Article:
Home > Current Events > Year 2010 September
A review of stories making the headlines.

TCM pillows offer plush prescriptions
China Daily, 6 September 2010

Pillows stuffed with herbs have seen a spike in sales at Beijing bedding shops during the summer, as locals seek a softer cure for what ails them. Costing between 100 yuan and 400 yuan, the pillows contain herbs such as ginkgo leaf which TCM doctors claim can reduce high blood pressure and help skin, or cassia seed which is said to promote a healthy liver and improve vision. A salesman at Hantang bedding store said that the herbal pillows are a hit among middle-age and senior people.

TCM continues to find favor with Chinese
China Daily, 21 September 2010

The State Administration of Traditional Chinese Medicine released a survey results, nearly 90% of respondents said they have received treatment from TCM, with more than 40% of them in favor of its lower cost. In the survey, 88% respondents said they had consulted TCM practitioners or used remedies based on TCM, while only 5.6% said they never tried it; 24.2% believed TCM could successfully treat chronic diseases and another 20% resorted to TCM for rare illnesses. The survey reflected that people's awareness of TCM increased with age, 45% people over the age of 45 said they continued to learn about TCM, whereas the learning curve was less than 40% between the ages of 18 and 40, and 20% for those under 17.

Acupuncture beats drug to treat hot flashes: study
Reuters, 22 September 2010

Acupuncture works as well as a drug commonly used to combat hot flashes and other menopausal symptoms that can accompany breast cancer treatment, and its benefits last longer, without bad side effects, according to researchers led by Dr. Eleanor Walker of Henry Ford Hospital in Detroit. They tested acupuncture against the Wyeth antidepressant Effexor for hot flashes in breast cancer patients. After 12 weeks of treatment, symptoms were reduced for 15 additional weeks for women who had undergone acupuncture, compared with two weeks for those who had taken Effexor.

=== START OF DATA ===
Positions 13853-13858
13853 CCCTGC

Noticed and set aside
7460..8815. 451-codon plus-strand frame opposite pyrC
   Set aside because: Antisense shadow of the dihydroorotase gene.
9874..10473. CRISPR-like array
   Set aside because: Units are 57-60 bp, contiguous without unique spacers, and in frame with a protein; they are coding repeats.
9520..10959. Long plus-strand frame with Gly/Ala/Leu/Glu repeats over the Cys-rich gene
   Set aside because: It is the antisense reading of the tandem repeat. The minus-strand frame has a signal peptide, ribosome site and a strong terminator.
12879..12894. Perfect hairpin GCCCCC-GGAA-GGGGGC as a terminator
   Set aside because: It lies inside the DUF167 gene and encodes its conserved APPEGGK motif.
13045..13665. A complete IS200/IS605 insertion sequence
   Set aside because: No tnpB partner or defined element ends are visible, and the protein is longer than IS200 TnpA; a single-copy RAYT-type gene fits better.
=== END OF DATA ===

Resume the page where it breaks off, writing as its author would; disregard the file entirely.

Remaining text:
Chinese officials say loose cobras caught, but leave wiggle room
The Seattle Times, 25 September 2010

Businessman Cai Yong bought 3,000 cobra eggs, he then hatched and bred snakes at homemade cages of plywood, brick and netting in an abandoned school building. His plan was to make money by selling cobra venom for traditional Chinese medicine. However, more than 160 serpents slithered through a hole in the wall and threw the remote village of Xianling into bedlam, cobras were seen in outhouse toilets, kitchens, front yards and the mah-jongg parlor in a farming community in southwest China. Officials recently delivered snakebite serum to the village, though only the breeder has been hurt so far, and given lectures about cobras. The government of Shijiao issued a notice detailing how the snakes got loose and telling residents that almost all of them had been caught.

Overseas companies see great prospects in Chinese traditional herbal medicine industry
Global Times, 25 September 2010

The world's largest direct selling company and manufacturer Amway, is holding plans to build a research center in China for the study and growing of Chinese herbal medicine. According to Amway, the research center might come into use in 2013 and will be divided into research center and experimental farm. More than 5,000 herbs will be studied at the center so as to be added into the company's home care products. With proven efficacy, Chinese herbal medicine has become a source of product innovations for the foreign companies in the field. Procter &Gamble (P&G) and Unilever have also produced shampoos which contain herbal extracts.

China to develop Chinese medicine to fight super bacteria
People's Daily Online, 25 September 2010

Chinese pharmaceutical companies and research institutions have jointly launched a program for developing traditional Chinese medicine to fight against super bacteria, according to the Ministry of Health. The partnership, which is headed by Guangzhou Pharmaceutical Holdings Ltd. and the South China Center for Innovative Pharmaceuticals (SCCIP), hopes to achieve substantive results in five years. An official with China's State Administration of Traditional Chinese Medicine said that traditional Chinese medicine has its own characteristics in the aspects of antibacterial and antiviral, it is a good starting point for researchers to find a new cure for so-called super bugs by combining Chinese and Western medicine.